Revival of charges against Hilton Botha forces police to draft in replacement
According to reports, officers who searched the home of the Olympic athlete after Reeva Steenkamp was killed are reported to have found steroids
Court hears Reeva Steenkamp was shot through bathroom door as details of tragic scene emerge
Love was clearly not in the air for everybody on Valentine's Day after a poll showed Taylor Swift's break-up hit "We Are Never Ever Getting Back Together" was the most popular song for karaoke fans yesterday.
The speed and voracity of concocted rage, and “bullying” claims, is startling
It seems that even astronomers have a romantic side.
Richard Clayderman, who has been called the 'Prince of Romance', has likely had many odd requests during his successful career as a musician, but surely none as strange as this.
There's a startling new figure from the Office for National Statistics: 7.63 million adults in the UK have never used the internet. That's 15 per cent. So who the devil are these technophobic weirdos who have never gone online? Roughly half, it seems, are over-75s and/or defined as disabled, and not in a position to use a computer. But the others? We're so accustomed to emailing, Googling, wikipeeking, app-wrangling, tweeting and Facebooking, we find it hard to imagine going without. It's not a matter of cost, either. What remain of the nation's libraries are filled all day with citizens using the borough's computers, gratis.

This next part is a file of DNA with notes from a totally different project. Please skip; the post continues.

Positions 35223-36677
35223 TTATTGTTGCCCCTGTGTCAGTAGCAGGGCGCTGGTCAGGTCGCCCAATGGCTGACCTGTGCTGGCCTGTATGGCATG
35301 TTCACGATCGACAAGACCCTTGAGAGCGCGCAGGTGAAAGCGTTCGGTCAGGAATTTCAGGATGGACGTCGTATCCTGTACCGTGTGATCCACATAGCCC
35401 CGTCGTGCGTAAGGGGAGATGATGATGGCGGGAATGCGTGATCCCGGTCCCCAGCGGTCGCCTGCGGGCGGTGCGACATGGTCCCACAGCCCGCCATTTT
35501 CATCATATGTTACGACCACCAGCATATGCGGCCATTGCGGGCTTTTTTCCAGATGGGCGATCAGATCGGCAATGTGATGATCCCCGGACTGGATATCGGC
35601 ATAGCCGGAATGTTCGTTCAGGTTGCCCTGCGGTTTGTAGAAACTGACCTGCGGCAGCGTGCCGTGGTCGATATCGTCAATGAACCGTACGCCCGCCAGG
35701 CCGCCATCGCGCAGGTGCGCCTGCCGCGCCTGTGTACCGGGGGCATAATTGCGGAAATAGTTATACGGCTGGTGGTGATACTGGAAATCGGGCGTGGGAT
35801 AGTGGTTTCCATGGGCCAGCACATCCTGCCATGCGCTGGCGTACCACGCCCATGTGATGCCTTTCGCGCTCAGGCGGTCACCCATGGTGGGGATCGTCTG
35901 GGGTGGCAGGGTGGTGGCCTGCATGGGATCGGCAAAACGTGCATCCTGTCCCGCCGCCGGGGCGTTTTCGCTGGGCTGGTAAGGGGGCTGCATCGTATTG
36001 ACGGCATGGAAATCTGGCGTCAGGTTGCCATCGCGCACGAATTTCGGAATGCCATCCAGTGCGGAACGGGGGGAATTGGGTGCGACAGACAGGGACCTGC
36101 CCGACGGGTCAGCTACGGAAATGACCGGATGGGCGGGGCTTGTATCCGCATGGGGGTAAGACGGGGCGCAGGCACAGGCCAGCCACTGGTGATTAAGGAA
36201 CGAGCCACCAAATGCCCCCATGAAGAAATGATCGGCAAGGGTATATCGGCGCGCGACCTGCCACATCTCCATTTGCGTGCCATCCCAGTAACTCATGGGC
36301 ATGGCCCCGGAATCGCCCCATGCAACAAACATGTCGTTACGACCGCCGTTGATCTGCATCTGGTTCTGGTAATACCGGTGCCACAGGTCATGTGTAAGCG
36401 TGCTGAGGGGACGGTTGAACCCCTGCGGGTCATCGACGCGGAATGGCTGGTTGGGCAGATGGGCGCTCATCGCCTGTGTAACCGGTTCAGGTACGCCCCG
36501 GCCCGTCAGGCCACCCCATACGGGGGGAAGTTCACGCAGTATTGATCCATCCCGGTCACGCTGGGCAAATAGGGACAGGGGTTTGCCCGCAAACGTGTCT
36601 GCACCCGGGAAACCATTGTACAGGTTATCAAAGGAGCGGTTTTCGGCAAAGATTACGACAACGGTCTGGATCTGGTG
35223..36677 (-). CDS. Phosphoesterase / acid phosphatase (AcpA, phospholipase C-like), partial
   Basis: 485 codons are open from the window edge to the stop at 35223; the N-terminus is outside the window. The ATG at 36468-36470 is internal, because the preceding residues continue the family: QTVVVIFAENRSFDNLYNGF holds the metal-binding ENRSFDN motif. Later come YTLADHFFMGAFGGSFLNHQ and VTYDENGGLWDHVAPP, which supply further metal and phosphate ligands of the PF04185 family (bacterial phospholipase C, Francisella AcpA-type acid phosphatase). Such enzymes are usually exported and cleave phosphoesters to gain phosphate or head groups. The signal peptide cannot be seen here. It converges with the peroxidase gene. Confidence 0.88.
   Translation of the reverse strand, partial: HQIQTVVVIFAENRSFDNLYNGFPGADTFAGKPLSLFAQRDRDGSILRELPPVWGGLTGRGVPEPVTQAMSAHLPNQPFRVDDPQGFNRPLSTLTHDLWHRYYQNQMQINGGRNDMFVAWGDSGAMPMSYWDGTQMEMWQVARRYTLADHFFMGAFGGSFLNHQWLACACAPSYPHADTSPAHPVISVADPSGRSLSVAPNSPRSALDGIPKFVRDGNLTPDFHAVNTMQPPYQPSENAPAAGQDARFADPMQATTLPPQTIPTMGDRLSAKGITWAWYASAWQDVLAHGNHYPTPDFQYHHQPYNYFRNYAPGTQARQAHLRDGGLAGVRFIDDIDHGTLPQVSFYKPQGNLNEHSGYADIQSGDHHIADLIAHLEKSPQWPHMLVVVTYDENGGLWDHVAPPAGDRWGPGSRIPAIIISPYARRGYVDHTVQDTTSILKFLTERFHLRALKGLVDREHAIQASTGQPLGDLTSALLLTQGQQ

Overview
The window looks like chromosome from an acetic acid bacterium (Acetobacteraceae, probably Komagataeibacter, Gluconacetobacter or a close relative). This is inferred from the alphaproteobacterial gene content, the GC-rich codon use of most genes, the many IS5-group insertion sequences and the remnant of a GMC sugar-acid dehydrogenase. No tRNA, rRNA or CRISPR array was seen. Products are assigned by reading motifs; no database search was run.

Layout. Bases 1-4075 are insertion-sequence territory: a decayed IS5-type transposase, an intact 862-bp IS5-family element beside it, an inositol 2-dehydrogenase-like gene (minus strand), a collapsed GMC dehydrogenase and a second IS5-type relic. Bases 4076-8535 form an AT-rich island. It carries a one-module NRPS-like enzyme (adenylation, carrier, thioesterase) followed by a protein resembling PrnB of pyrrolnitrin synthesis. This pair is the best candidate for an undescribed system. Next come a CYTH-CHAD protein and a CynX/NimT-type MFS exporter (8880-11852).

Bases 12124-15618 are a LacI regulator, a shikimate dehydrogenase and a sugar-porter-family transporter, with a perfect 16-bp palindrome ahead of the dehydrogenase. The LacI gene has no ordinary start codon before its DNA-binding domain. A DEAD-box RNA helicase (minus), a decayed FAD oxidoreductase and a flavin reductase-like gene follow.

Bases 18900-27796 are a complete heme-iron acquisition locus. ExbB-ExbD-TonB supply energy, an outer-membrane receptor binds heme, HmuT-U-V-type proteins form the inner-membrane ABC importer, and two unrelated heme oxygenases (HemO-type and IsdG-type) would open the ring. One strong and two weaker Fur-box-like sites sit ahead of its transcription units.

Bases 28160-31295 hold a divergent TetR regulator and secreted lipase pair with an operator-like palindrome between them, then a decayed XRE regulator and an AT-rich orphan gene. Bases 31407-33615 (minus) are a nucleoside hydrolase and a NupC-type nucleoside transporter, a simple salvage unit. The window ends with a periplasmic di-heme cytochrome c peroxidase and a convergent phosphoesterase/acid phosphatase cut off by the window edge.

Literary speed-dating is big in the US. Miranda Kiek tries it out in London
Lips locked at all times - including for bathroom breaks and meals - is the less than romantic challenge facing Thai couples trying for the kiss to blow away all kisses at a Valentine's Day marathon.
Terry Kirby selects the best Valentine's bottles
Some days its media can talk of little else
The boundaries of romance have spread, and family life has evolved. Lisa Appignanesi argues that the greatest story ever told now springs modern surprises on readers
Media on Monday
His impending gay marriage means Patrick Wolf's new album is very different to its angry predecessors. Elisa Bray meets him